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What would you like people to know about your coaching?

I’m passionate about empowering people to take charge of their own story so that they can:

  • define and achieve success on their own terms,
  • live and work in a way that looks and feels authentic to them.

A lot of the work often focuses around properly getting to know yourself: figuring out what’s actually important to you; taking the time to understand the voices and the beliefs that hold you back and derail your good intentions; learning how your mind and body react to stressful situations, and how you can work with that response more helpfully.

My approach incorporates a unique blend of co-active coaching, storytelling, neuro-linguistic programming, positive psychology, mindfulness and embodiment. As well as supporting personal and professional growth, it builds mental and emotional agility and strengthens resilience.  

Here’s what a client recently said about working with me:

“Dan worked with me over a period of 3 months in what I can truly describe as transformational coaching sessions. His coaching style is warm, person-centred yet persistent. In our sessions, we have made space to do some of the deeper work that we can often avoid, but that leads us to make the changes – both behavioral and attitudinal – that make so much difference. I was amazed at how quickly the work we have done has translated into both personal and professional success.”

What’s your background? 

I’ve always been passionate about supporting other people’s growth and development.  From holding various voluntary welfare roles while I was at university, to running a youth group one night a week when I first moved to London, to spending ten years in senior leadership roles in learning and development for the creative industries, I love seeing people flourish when they become more themselves.

I also love storytelling.  I grew up voraciously reading books, and then discovered cinema.  I started writing stories as a child, and then became increasingly self-conscious.  My perfectionist streak took root and for many years I barely wrote at all.  Then in my mid-30s I started making a concerted effort to kick start my writing again.  Determined to start my 40s doing more of what I love, when I was 39 I quit my job to take a Masters degree in scriptwriting and to set up my coaching business so that I could pursue both of my interests with greater energy and balance.

I consider myself incredibly fortunate to have created a career that I love, that allows me to pursue my passions.  And now I try to bring my coaching and writing together. I often use storytelling within my coaching, and I use coaching techniques when creating my characters.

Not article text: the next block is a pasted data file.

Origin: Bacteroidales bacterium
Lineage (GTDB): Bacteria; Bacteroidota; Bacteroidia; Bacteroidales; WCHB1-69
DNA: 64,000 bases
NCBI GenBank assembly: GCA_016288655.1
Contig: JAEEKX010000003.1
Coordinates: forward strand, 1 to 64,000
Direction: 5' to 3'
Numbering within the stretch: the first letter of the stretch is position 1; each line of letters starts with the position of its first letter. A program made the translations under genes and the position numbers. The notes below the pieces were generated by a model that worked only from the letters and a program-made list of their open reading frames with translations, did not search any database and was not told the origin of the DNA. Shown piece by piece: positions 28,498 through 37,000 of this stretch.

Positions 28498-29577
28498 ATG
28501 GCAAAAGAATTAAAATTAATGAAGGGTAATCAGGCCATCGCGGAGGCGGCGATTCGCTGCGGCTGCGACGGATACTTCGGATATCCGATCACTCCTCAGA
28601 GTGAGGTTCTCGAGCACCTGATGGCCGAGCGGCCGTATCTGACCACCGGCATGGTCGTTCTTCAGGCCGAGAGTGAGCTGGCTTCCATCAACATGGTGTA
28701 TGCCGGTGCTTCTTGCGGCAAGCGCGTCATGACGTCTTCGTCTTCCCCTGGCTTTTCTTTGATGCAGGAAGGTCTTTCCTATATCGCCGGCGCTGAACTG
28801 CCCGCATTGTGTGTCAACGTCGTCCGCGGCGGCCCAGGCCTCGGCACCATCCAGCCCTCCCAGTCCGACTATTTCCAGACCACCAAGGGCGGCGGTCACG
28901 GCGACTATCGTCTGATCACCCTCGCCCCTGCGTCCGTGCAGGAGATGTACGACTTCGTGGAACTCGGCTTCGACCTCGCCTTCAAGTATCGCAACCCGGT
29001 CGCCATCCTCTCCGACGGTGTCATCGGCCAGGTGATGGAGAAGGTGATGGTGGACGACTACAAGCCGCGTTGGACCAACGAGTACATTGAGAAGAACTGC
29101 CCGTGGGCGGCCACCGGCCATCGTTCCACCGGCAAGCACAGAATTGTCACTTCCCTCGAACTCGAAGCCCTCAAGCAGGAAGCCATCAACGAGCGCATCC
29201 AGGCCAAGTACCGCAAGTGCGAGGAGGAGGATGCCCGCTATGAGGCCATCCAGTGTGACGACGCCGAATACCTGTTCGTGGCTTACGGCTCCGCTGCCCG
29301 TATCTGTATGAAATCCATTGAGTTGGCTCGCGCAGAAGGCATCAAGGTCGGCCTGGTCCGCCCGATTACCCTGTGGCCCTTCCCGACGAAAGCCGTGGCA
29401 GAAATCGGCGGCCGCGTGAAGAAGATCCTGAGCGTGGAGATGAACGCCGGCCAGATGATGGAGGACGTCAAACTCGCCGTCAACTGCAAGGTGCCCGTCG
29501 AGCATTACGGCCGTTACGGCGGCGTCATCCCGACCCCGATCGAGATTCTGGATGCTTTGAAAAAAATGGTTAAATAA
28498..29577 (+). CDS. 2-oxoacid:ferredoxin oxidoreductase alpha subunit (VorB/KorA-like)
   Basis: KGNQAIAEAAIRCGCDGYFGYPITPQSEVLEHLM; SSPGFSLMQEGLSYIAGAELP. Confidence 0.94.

I see coaching and writing as different sides of the same coin.  Ultimately I’m curious about people.  I’m fascinated by human behaviour, and all the complexities and contradictions that make each of us unique, fascinating, incredible people.  

What would you like people to know about you that’s nothing to do with your coaching?

I spent a year of my childhood growing up in Italy, and the experience of being a ‘foreigner’ at a young age has been a defining experience for me.  I wish everyone would live abroad at some point.

Cooking is my main source of mindfulness.  I absolutely love spending a few hours attempting a new recipe and can get completely lost in the moment.  After being a lifelong vegetarian I made the decision to become vegan a few years ago, and I love growing my culinary repertoire.

I quit my job and joined the circus!  Well, sort of.  When I went freelance I started taking classes at the National Centre for Circus Skills.  After trying out a few disciplines, I ended up doing the flying trapeze for almost three years, until lockdown stopped that.  Trapeze is a brilliant way of getting out of my comfort zone on a regular basis; you just have to take the plunge and figure it out as you’re swinging, which I realised was a great metaphor for life.

What’s your mental health journey?

I grew up in a household where there was a lot of anxiety, and it’s something that has stayed with me throughout my life.  For many years I wasn’t particularly aware of how it was manifesting, until in my late 20s I got physically ill and started having panic attacks.  It took a long time to unpick what was happening, but eventually I realised that I’d developed some unhealthy coping mechanisms – particularly workaholism and drinking alcohol –  for dealing with my anxiety, and it was making me really ill.

It took two mini-meltdowns in two consecutive jobs for me to finally make sustainable change.  I’ve had therapy several times over the years.  But it was my training as a coach that made the biggest difference.  Coaching helped me to get to know myself in a deeper way than I ever had before, and gave me the confidence to start shaping the life I actually wanted to be living; on my own terms, rather than conforming to what I perceived to be the expectations of others.

The journey is ongoing!  For every ‘aha!’ moment, I discover new layers of depth to explore.  And now it’s an absolute privilege to support other people on their mental health journeys.